Tenaga Nasional deserves a long-overdue break

By P Gunasegaram, The Star

Poor Tenaga Nasional! Despite being majority owned by the Government it continues to be given the stepchild treatment.

PARADOXICALLY, those who have signed concession agreements with the Government or with Tenaga Nasional for things such as toll roads, water, and provision of electricity have wonderful, almost riskless deals.

Thus despite being a major utility which has almost complete monopoly for the provision of power to the Malaysian public, the share price behaviour is totally unlike that of a utility and subject to the vagaries of the marketplace with respect to input costs.

The solution to bring about a vibrant, vital Tenaga Nasional that will see it hold its share price easily and have continuous capital appreciation is very simple actually, simply allow it to pass on all unavoidable costs the way it is done for independent power producers (IPPs) and the way toll road operators get guaranteed toll increases.

And this does not necessarily have to mean that electricity rates have to increase. If the Government so chooses, it can still subsidise electricity rates to the consumer and keep Tenaga Nasional insulated from cost vagaries. It is actually to the Government’s advantage to do this as we shall explain.

Tenaga Nasional used to be the sole producer of electricity at one time, a job which it did pretty well for a long time. By some accounts, it was not allowed to expand its electricity output resulting in an electricity blackout in the nineties and the advent of the IPPs.

The first of these IPPs actually erected its plant on land which Tenaga Nasional had earmarked for a power plant. Not only that, this first IPP got extremely favourable terms and a take-or-pay arrangement for power generation, opening the floodgates for other similar if slightly less lucrative deals.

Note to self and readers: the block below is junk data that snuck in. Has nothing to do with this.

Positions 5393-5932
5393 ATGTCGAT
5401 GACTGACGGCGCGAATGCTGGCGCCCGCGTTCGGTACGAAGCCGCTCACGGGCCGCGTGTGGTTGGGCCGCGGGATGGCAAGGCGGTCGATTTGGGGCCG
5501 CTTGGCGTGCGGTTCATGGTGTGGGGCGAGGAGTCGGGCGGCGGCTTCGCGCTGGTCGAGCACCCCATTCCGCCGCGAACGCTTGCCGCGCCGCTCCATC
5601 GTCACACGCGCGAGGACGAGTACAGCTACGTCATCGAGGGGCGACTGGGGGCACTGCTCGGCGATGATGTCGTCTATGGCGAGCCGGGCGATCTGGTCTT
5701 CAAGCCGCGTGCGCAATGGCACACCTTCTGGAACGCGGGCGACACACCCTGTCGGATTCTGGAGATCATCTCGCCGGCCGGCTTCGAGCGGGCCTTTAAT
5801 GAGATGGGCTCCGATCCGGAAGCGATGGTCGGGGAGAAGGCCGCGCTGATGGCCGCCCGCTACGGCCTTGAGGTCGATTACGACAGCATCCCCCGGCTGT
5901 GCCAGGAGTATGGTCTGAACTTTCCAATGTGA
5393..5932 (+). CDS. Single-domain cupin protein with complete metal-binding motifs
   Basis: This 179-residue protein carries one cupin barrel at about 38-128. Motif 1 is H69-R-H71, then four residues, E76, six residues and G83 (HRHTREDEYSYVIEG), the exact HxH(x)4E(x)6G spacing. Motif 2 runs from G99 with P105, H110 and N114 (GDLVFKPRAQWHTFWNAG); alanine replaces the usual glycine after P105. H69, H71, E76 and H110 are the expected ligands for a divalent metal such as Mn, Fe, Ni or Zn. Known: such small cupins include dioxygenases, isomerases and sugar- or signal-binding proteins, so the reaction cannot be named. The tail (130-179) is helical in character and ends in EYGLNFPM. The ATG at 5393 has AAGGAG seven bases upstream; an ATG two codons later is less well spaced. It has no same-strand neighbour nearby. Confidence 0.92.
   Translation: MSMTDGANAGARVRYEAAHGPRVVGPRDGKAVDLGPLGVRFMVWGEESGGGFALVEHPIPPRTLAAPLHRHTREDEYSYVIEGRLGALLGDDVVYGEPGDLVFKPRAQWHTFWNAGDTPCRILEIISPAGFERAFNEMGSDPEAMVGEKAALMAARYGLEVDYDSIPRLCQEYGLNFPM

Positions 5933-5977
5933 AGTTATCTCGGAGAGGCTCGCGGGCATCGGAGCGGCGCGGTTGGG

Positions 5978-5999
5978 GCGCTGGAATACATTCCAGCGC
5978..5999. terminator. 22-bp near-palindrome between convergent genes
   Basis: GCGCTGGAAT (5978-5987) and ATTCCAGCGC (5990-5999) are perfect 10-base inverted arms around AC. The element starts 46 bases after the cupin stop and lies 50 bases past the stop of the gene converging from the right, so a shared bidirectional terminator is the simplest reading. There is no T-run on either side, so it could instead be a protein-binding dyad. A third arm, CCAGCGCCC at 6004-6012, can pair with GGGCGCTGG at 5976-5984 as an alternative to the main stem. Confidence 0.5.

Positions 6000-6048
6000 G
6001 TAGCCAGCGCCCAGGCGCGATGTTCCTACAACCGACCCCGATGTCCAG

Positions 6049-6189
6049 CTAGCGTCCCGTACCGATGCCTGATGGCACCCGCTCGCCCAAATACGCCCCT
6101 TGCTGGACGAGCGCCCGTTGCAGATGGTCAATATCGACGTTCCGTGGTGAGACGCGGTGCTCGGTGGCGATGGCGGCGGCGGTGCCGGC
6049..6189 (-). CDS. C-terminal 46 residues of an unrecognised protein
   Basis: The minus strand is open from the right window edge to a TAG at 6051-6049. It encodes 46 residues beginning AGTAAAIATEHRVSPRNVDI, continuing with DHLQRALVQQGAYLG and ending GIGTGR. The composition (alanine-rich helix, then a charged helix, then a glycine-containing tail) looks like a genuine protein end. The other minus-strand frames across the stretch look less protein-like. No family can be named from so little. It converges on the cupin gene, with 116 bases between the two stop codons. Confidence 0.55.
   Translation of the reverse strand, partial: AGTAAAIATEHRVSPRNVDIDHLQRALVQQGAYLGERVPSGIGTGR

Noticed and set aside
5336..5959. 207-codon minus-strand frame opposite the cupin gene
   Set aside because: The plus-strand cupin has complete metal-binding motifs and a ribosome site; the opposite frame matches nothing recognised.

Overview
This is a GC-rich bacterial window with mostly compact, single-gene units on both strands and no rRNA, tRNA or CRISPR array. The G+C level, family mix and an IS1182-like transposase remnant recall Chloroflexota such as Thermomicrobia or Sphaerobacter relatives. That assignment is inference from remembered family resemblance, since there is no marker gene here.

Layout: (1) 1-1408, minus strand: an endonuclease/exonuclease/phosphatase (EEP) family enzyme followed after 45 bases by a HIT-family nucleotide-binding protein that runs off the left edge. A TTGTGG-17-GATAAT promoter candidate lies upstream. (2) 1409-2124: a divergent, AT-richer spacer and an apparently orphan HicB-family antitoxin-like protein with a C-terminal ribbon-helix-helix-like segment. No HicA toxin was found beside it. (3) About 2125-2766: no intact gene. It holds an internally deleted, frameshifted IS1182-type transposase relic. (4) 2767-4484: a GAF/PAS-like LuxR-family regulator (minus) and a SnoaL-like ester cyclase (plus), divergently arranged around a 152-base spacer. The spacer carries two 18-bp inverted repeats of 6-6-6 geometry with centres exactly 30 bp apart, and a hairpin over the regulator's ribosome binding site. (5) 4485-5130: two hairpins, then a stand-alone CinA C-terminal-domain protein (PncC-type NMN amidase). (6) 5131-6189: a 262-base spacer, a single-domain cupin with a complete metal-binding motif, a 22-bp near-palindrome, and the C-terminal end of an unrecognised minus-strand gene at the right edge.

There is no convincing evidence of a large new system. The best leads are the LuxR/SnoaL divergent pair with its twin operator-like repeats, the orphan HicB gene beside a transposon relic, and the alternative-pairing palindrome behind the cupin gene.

The key thing about these early IPP deals was that uptake was more or less guaranteed and if there was no uptake there was a huge capacity charge paid to the IPPs to offset these.

Not just that, there was an express provision for the IPPs to pass through all their cost increases of inputs such as fuel to Tenaga Nasional. Through such deals Tenaga Nasional suffered and eventually the IPPs combined became more valuable than Tenaga Nasional.

The reason Tenaga Nasional suffered was because the Government dismantled the original cost-pass-through formula that the utility had proposed before its listing in the nineties. That formula would have ensured that Tenaga Nasional not only recovered all increases in fuel price, but also got an increase in tariffs based on inflation.

If it had been given what the IPPs have in terms of recovery of increases in cost inputs, Tenaga Nasional would have been sitting pretty. But it has not and it suffers from this neglect by the Government of its predicament.

Recently, this situation has been exacerbated. Because Petronas gas supplies are not fully available at the moment, it has had to source gas at considerably higher market prices. That would translate to an additional RM3bil this year alone, with no sign of relief anywhere.

That is already straining Tenaga Nasional’s financial resources while its share price has continued to weaken, bringing down the value of the Government’s investment in the utility day by day.

All the Government has to do to put Tenaga Nasional out of its misery is to implement the cost-pass-through formula and let the national electricity utility recover its costs just like what the IPPs are entitled to under contract.

If the Government does not want the tariff to rise, then all it has to do is to pay Tenaga Nasional directly for the difference. That way, the Government will see an immediate increase in the value of its investments in Tenaga Nasional by several billions of ringgit.

Then, by selling down its investments in the utility, it can get back some revenue to subsidise the electricity rates. That will also increase the free float and liquidity of Tenaga Nasional which will help to increase further the value of the utility.

It is high time that the Government treat its own corporations at least as well as it does privately owned companies, especially when it stands to gain billions of ringgit by doing so.

It’s a wonder beyond understanding that it does not.